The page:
Erections are complicated. They can arrive when we don’t need them — inexplicably on public transport — or they can fade away when we need them most — that first night with someone you’ve fancied since they added you on MySpace.
A common misconception about erectile dysfunction (ED) is that it’s purely a problem in getting hard. For many men with ED, staying erect can be just as much of an issue.
Whilst there are a number of complex causes for a softening erection, whether psychological or physical (and it’s often both), understanding the key biological processes which enable erections to happen can be a helpful first step towards more reliable, healthier erections.
An erection is all about relaxation
Although an erect penis might feel like a tensed muscle, within it is actually a specialised spongy tissue designed for the sole purpose of erection (the corpus cavernosum), which needs to be relaxed to get hard. Similar relaxation of the arteries supplying the penis allows blood to flow in, and stay in, until the task at hand is complete.
Sometimes you want an erection, sometimes you don’t. Either way, sometimes you get one — and that’s always due to what’s going on within your nervous system. Or, more specifically, on one of two sides of it:
The sympathetic nervous system (SNS)
Responsible for activating your fight-or-flight response when you’re under stress or in danger — and for your erection fading.
The parasympathetic nervous system (PSNS)
Responsible for, in essence, chilling you out — and for every welcome (and unwelcome) erection you’ve ever had.
These two sympathetic subsystems act a bit like a seesaw — when one side goes up, the other must come down.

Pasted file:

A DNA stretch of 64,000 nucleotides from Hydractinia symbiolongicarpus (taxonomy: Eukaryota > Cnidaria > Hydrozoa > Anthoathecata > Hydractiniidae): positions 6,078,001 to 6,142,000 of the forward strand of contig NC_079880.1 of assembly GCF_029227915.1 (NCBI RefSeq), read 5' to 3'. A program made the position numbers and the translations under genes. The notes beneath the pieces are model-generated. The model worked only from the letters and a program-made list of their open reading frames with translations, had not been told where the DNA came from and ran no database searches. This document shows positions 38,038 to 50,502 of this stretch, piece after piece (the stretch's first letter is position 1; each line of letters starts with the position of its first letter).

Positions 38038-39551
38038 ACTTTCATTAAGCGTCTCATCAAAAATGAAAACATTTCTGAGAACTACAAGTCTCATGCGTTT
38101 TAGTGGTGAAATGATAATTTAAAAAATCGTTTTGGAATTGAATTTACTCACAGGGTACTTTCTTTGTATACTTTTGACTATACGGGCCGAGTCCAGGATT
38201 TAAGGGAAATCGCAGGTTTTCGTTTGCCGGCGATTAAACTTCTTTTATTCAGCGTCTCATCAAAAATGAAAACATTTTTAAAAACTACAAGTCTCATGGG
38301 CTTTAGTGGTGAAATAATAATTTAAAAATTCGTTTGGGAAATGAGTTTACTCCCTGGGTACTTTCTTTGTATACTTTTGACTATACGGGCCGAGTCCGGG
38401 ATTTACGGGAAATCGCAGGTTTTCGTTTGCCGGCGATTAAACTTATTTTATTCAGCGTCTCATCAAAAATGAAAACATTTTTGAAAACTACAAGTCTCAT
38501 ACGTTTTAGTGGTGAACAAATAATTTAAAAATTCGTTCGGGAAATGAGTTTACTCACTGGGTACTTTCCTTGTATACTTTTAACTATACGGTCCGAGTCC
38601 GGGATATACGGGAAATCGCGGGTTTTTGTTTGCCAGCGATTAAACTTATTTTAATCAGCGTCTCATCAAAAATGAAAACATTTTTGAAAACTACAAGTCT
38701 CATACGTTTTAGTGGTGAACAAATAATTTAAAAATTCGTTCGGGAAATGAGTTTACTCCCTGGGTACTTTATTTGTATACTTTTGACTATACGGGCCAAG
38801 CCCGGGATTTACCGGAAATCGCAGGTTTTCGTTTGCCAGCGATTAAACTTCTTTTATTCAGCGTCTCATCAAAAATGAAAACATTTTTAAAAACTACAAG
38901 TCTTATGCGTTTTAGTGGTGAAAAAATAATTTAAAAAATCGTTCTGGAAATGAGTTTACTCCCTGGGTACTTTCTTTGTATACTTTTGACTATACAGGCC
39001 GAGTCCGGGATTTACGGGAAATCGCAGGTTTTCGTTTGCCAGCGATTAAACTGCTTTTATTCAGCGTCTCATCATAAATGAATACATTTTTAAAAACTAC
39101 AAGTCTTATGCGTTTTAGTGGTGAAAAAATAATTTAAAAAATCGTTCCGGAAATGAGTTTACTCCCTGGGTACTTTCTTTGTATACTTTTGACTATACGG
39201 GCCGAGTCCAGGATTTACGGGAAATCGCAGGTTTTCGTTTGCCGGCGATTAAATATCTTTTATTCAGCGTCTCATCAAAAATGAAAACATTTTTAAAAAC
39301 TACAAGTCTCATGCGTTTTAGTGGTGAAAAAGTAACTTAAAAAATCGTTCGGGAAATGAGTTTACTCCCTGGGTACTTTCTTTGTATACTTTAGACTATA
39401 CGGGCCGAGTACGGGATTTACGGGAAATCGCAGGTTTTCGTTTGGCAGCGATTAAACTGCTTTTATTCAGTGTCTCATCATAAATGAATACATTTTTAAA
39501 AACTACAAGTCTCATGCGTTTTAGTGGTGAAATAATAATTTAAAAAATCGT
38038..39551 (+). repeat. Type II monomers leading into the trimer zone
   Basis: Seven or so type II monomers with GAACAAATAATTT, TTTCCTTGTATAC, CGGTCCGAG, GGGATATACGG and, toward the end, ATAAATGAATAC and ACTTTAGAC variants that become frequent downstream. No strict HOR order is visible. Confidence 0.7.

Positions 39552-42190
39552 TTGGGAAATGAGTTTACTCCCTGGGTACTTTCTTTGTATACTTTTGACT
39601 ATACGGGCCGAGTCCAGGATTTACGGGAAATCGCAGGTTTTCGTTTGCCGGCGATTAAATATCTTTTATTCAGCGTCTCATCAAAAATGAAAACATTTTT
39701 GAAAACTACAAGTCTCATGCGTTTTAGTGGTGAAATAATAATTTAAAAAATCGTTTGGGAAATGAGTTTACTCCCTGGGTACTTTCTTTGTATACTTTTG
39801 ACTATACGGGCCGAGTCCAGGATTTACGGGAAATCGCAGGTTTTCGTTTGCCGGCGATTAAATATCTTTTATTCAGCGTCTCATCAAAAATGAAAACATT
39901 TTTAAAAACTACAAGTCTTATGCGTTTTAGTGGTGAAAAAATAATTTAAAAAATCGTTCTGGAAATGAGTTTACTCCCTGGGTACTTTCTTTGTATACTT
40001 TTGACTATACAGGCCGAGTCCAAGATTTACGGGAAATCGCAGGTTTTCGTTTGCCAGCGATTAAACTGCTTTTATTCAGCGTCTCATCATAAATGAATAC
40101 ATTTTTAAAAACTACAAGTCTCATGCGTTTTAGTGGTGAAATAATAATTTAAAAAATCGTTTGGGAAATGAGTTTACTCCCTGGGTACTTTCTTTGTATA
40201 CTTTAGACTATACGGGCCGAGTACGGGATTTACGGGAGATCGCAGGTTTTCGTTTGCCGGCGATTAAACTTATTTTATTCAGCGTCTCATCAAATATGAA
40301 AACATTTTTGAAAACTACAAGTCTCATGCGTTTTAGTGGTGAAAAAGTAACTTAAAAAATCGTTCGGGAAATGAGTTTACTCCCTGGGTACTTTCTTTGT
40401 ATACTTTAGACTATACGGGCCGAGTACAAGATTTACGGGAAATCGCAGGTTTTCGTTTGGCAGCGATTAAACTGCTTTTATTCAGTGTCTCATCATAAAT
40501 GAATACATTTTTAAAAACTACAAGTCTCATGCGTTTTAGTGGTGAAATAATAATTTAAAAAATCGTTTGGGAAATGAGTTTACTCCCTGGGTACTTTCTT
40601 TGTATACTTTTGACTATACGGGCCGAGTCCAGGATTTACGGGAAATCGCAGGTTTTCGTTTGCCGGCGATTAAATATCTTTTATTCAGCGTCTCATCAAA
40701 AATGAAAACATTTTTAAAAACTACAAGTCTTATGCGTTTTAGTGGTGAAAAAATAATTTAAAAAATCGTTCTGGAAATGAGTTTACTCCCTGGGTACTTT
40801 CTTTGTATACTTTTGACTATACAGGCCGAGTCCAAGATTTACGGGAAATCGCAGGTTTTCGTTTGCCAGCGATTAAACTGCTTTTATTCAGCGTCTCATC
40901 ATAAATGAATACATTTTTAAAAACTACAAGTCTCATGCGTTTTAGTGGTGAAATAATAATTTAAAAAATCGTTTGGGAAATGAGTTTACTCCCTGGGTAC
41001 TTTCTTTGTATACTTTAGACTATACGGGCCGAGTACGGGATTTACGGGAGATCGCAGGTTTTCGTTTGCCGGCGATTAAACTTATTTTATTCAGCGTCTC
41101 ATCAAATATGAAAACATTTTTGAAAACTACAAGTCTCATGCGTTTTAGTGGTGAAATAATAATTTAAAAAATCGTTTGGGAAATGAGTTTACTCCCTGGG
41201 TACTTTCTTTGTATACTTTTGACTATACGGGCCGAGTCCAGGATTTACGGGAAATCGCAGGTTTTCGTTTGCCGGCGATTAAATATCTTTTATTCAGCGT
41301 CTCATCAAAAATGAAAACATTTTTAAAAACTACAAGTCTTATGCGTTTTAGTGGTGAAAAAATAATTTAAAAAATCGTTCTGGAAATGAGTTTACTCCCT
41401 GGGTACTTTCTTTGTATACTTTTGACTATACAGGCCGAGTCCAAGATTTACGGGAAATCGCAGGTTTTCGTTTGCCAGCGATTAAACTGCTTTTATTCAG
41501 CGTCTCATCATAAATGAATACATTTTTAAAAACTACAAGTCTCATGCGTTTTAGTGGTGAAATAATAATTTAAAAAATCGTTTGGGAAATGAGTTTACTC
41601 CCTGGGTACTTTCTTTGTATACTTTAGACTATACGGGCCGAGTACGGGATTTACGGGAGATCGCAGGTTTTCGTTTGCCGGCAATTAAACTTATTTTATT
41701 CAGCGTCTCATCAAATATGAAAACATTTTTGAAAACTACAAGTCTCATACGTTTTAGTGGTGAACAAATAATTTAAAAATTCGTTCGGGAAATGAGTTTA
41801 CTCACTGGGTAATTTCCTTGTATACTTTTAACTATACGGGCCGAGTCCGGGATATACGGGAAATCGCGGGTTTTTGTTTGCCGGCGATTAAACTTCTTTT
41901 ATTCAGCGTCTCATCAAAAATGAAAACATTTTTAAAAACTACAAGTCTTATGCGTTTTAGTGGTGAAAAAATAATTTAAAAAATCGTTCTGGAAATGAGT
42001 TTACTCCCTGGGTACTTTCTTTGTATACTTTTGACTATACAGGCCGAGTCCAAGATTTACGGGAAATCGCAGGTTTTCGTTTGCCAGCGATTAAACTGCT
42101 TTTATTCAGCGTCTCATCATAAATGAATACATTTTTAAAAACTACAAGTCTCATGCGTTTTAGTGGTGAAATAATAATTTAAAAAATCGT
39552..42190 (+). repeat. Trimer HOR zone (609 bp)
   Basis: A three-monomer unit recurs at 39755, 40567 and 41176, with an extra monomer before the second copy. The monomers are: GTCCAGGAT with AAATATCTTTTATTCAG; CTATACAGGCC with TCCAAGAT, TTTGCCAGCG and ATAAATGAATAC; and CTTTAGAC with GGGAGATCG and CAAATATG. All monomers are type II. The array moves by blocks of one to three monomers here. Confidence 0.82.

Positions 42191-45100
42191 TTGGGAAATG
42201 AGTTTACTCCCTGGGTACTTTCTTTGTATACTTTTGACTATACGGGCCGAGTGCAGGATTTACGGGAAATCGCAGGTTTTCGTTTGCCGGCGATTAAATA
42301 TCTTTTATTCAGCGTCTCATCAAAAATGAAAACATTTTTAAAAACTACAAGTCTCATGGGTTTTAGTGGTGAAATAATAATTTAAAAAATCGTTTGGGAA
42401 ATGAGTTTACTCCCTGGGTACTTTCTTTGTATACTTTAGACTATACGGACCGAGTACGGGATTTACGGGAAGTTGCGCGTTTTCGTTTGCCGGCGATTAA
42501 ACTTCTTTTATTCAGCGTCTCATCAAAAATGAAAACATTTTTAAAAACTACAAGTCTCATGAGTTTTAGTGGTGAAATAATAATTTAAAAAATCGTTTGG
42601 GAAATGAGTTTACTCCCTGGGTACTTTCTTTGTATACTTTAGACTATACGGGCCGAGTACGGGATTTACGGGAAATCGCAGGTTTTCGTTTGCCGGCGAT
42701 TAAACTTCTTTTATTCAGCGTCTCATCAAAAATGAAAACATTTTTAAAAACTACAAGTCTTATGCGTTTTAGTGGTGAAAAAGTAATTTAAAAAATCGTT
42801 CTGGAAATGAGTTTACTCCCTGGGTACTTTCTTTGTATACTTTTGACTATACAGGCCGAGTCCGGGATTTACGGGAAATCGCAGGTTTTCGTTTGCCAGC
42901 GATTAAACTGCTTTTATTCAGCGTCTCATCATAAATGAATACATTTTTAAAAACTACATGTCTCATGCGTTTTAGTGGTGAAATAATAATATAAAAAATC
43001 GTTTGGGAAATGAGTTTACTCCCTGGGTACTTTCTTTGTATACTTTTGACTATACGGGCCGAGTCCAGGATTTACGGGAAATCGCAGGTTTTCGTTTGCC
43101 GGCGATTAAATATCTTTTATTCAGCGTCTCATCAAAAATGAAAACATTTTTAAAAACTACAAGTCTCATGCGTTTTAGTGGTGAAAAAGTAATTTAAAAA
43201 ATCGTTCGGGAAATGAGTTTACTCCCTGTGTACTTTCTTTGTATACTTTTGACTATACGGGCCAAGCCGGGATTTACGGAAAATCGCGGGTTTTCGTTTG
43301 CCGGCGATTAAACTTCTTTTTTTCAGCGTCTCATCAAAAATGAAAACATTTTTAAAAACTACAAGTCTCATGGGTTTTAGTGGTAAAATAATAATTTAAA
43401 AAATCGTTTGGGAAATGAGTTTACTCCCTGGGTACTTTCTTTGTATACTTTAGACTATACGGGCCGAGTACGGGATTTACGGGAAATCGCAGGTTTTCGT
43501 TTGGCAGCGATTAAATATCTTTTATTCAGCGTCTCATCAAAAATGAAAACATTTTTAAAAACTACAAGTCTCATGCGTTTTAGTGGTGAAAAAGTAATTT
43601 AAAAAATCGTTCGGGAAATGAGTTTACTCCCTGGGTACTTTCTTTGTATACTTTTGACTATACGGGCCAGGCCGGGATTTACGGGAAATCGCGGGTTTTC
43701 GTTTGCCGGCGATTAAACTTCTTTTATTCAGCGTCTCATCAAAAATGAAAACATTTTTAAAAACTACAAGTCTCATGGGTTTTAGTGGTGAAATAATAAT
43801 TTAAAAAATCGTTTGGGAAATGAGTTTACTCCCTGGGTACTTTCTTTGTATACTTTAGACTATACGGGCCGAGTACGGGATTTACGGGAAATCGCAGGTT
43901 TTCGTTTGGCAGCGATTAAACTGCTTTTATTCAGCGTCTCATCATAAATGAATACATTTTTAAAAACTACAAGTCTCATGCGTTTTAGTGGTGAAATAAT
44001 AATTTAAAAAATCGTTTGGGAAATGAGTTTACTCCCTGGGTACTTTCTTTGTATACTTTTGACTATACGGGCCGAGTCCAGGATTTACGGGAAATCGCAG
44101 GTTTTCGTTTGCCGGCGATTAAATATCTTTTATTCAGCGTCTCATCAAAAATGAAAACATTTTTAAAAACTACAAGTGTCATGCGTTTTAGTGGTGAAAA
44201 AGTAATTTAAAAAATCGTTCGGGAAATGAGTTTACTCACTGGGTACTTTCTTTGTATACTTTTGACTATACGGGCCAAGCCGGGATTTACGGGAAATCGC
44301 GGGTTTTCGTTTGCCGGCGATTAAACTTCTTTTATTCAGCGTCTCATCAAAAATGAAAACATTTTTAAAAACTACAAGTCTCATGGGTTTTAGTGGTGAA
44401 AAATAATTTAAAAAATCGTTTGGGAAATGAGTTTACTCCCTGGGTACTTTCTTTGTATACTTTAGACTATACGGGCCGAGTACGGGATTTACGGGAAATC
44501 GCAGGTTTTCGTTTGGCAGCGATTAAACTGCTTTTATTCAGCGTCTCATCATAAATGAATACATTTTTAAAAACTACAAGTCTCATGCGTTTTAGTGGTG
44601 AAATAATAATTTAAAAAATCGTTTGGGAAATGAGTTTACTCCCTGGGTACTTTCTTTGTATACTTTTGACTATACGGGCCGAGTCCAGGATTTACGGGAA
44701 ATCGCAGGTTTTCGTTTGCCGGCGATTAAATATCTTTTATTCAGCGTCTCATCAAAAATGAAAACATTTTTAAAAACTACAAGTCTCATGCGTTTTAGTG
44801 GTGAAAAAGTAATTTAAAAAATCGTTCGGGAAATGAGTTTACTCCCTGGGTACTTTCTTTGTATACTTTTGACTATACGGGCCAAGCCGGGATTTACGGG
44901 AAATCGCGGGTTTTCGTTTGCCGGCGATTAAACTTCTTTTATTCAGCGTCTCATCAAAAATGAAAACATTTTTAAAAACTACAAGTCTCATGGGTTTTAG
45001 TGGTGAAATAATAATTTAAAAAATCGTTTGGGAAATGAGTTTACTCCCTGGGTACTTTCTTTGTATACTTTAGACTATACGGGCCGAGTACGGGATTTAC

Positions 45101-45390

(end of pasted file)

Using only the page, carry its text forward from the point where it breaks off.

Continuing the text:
When the body is under stress and the SNS is activated, less blood is supplied to all the organs that aren’t necessary to your immediate survival. That includes your penis.
This used to be evolutionarily beneficial, when our day-to-day existence largely involved running from saber-toothed tigers. Nowadays, when you’re more likely to be caught running for the bus, these responses can be unwelcome and triggered at inopportune moments.
In the bedroom (or on the sofa, we don’t judge), performance anxiety and worries about your body image might trigger your SNS, causing your erection to ebb away.
Relax and your erection will follow
The PSNS is the hero of this story. In contrast to the SNS, it’s activated when the body feels relaxed. Whether this calm state is achieved through meditation or with the help of an R&B compilation you picked up at a Carboot in 2003, the effects are the same: your heart rate slows down and salivation and digestion are stimulated, as are the pathways that enable an erection to appear.
Of course, getting worked up about trying to get an erection is often the best way to ensure it doesn’t materialise. It’s a bit like trying to get hiccups to go away — they usually disappear when you aren’t paying them too much attention.
In essence, the more stress you exert trying to stay relaxed, the more counterproductive the effects can be on your ability to get, and maintain, an erection. That’s why thinking about the underlying causes, incorporating relaxation techniques into your everyday life and discussing ED with your partner or trained psychotherapist are powerful steps towards longer, stronger, healthier erections. For more details on all of these, and more, you can explore our Book of Erections.
The two sides of your nervous systems control erectile functioning. Anxiety can trigger your fight-or-flight response and your erection can fade. A relaxed state of mind is required for a harder and longer-lasting erection.